7.4 Childhood Behavioural Problems

There was a good degree of overlap, as expected, between behavioural deviance and psychiatric diagnosis. None of the respondents showed evidence of current clinical level disorder and there were few differences in relation to current symptoms between the two groupings. However the deviant/diagnosed group were more likely to leave school early and less likely to go on to third level education. Approximately half of the non-disordered had gone on to third level education in contrast to less than a fifth of the categorised groups. They also differed significantly in relation to their school experiences. The diagnosed/deviant group were more likely to offend against the law and were more probably from an economically deprived background.

Early behavioural problems have been cited as one of the strongest predictors of later problems, including educational underachievement, and there is support for this in the present study. Fergusson and Horwood (1998) and Rutter (1989) have described the cycle of disadvantage set in motion by early behavioural problems. Disruptive behaviour makes it more likely that there will be an early exit from school and the individual is then less likely to attain a stable occupational status. Fergusson and Lynskey's (1998) and Kolvin et al's (1990) findings that young people with conduct disorders have higher rates of juvenile offending are reflected in this study. And, as in Olin et al's (1998) research, teacher's assessments of behaviour have good predictive value in identifying children at risk at an early stage.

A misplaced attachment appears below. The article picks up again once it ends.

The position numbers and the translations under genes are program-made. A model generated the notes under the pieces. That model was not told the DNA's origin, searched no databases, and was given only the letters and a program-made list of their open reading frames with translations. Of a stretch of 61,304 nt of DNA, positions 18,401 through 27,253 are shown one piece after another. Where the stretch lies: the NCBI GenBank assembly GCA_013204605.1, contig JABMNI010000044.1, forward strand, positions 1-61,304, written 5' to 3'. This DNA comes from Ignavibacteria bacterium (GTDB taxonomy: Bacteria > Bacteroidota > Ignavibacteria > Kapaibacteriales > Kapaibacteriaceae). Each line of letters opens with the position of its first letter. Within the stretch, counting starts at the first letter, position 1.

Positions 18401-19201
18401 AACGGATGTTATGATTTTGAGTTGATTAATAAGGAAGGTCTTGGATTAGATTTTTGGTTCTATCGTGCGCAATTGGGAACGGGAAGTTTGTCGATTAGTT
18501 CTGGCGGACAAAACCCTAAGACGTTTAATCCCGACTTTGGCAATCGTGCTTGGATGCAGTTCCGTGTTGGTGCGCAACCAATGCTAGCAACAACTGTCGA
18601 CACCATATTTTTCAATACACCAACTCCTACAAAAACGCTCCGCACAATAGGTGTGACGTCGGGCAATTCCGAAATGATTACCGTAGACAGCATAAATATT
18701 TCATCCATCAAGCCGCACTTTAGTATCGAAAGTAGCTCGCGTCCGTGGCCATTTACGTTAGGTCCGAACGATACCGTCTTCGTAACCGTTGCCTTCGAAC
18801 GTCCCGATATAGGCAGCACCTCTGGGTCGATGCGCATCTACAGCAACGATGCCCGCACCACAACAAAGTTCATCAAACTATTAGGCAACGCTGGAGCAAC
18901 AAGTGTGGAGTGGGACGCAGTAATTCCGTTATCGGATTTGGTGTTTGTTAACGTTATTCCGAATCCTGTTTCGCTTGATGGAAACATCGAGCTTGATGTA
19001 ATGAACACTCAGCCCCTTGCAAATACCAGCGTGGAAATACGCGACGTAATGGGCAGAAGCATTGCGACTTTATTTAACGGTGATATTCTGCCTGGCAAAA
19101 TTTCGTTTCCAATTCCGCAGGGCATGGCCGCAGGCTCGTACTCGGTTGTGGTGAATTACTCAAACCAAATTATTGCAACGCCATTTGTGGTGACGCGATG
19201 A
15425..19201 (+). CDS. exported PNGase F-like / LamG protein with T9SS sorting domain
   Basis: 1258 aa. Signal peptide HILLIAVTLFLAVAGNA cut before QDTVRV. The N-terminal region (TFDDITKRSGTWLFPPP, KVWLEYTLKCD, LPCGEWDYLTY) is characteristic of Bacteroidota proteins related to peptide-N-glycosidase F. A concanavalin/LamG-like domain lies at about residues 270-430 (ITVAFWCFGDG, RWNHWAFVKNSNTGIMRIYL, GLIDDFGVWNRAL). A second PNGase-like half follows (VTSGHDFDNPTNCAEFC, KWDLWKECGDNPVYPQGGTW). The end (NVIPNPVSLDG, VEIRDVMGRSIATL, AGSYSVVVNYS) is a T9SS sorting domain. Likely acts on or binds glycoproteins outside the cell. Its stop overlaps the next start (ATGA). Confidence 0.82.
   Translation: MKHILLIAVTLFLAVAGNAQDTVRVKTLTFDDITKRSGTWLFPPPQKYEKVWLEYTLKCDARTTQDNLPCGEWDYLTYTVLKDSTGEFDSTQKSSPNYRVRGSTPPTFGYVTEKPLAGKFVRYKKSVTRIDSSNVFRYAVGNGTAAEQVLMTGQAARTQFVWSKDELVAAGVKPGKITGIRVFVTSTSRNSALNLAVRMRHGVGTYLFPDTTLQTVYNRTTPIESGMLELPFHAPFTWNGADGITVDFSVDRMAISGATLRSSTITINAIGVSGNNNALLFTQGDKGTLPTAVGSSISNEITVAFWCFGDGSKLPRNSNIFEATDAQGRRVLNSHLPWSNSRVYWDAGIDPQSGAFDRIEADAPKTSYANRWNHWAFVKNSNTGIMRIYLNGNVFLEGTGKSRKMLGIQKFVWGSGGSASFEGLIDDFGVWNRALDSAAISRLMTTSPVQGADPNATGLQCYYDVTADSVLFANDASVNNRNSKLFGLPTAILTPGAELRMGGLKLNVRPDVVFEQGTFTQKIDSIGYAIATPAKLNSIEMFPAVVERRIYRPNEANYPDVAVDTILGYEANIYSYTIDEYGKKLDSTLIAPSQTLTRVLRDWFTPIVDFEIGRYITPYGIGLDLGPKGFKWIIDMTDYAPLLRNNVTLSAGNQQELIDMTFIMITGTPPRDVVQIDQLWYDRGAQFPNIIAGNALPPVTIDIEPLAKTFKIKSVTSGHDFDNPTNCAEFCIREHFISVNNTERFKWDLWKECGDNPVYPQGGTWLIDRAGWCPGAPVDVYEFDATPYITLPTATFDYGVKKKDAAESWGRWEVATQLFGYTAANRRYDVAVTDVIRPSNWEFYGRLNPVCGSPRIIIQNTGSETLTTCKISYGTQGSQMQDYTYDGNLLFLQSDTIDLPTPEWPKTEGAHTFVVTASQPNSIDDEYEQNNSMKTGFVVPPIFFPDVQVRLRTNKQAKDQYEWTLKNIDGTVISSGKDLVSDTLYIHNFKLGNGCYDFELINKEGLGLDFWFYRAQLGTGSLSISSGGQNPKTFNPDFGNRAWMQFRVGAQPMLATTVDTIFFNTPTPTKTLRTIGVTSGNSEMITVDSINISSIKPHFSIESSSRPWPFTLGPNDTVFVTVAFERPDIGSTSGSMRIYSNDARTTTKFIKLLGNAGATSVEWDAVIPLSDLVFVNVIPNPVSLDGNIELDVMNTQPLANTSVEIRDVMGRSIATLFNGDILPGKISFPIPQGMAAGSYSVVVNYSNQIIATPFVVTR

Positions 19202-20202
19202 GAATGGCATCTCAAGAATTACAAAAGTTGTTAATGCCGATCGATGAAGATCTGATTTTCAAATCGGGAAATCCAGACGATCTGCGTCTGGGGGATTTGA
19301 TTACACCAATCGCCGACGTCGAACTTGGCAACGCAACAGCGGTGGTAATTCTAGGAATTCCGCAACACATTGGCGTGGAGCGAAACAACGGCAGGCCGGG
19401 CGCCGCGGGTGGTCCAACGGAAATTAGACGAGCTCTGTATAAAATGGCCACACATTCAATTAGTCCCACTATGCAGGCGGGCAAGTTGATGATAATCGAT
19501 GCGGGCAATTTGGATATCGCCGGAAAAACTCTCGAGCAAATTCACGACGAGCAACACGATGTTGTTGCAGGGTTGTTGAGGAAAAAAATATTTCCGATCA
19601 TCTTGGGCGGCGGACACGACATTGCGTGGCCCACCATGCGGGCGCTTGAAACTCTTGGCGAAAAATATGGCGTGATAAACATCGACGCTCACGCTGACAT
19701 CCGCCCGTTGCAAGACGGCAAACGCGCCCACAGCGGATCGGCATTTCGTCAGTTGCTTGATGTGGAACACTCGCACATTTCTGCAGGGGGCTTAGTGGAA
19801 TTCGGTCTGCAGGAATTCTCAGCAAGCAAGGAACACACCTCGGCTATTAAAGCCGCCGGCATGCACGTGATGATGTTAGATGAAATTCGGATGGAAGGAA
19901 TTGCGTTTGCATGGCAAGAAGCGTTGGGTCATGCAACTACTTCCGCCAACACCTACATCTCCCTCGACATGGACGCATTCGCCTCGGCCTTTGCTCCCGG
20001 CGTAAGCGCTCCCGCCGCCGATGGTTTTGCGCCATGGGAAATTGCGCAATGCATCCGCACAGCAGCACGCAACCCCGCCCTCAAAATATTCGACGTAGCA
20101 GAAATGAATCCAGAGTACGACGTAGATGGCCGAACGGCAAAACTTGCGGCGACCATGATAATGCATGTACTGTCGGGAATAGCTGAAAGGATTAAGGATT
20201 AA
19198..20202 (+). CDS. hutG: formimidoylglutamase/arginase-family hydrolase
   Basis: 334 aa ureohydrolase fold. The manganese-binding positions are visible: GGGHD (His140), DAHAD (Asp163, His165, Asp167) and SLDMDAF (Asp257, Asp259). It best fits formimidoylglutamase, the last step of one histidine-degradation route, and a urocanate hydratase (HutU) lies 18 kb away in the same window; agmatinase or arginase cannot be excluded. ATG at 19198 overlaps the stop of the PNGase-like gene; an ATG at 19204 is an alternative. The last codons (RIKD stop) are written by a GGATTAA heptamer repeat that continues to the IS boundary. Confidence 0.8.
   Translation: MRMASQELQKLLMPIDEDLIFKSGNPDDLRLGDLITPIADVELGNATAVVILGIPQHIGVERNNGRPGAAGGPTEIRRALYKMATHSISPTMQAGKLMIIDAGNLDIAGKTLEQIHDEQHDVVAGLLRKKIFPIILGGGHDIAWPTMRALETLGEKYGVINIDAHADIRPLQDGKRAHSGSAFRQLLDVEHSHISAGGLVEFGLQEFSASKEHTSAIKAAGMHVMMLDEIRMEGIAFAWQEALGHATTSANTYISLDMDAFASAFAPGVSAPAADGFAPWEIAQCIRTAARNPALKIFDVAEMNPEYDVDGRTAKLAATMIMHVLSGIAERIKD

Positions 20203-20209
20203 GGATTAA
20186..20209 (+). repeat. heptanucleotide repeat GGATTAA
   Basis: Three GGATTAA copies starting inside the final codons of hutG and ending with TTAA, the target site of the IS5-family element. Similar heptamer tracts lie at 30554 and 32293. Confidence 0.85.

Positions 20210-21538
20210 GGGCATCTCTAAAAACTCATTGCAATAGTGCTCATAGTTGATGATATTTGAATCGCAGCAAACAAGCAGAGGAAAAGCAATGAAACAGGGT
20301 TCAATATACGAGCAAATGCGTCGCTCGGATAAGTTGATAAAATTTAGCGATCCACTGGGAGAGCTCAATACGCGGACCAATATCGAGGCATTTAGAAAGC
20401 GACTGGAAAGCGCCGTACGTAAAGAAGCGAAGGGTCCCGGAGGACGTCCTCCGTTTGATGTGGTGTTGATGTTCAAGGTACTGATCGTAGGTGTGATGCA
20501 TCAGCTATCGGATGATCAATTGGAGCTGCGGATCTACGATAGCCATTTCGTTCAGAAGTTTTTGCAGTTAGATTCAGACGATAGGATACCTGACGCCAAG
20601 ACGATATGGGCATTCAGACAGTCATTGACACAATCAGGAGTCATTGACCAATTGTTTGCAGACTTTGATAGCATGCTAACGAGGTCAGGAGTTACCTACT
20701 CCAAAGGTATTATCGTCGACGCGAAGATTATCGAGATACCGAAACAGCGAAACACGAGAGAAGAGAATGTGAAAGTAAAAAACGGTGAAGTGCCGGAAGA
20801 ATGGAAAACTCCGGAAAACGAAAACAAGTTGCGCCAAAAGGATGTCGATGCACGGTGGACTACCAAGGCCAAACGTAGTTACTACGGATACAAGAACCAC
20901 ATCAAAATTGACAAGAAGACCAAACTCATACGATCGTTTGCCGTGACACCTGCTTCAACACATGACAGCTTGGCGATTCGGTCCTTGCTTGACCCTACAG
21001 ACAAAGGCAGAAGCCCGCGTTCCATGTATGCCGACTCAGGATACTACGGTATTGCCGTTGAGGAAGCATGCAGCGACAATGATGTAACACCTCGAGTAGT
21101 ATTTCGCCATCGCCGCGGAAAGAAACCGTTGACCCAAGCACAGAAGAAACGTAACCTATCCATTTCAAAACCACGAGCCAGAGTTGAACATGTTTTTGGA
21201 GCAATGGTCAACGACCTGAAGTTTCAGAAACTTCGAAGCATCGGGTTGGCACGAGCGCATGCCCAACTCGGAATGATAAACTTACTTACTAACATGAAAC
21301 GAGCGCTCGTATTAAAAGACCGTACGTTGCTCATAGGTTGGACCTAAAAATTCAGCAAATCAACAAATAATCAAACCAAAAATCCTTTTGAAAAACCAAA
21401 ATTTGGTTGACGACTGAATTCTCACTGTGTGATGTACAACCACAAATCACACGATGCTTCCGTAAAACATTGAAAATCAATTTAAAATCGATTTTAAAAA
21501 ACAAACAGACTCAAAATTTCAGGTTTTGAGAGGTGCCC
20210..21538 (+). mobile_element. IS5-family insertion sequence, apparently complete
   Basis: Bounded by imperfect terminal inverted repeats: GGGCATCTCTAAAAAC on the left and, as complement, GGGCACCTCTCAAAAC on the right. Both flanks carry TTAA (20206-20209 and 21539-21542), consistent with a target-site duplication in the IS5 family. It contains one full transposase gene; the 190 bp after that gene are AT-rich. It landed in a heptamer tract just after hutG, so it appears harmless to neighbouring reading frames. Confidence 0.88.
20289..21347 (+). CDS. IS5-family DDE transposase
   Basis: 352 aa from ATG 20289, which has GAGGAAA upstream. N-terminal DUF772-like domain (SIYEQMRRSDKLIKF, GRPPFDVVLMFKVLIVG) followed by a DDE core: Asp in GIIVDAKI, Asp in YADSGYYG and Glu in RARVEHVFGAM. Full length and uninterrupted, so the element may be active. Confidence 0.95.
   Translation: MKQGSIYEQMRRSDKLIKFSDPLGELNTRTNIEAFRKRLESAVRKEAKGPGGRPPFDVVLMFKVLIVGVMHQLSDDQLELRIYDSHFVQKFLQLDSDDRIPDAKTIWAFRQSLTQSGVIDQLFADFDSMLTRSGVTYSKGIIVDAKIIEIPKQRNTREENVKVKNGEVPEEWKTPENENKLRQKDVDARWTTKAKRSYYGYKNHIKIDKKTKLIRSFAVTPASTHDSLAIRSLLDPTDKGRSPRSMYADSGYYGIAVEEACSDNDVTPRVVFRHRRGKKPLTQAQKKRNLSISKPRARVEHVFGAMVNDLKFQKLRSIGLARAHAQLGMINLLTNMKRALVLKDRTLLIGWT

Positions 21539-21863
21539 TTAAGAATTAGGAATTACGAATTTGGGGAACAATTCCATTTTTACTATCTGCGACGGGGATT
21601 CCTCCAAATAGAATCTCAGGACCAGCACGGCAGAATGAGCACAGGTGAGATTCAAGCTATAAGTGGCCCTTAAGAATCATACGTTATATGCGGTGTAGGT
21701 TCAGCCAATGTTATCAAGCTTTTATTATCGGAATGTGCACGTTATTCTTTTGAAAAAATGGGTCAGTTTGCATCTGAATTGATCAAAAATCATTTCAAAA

7.5 Behavioural Deviance, Economic Disadvantage and Educational Outcome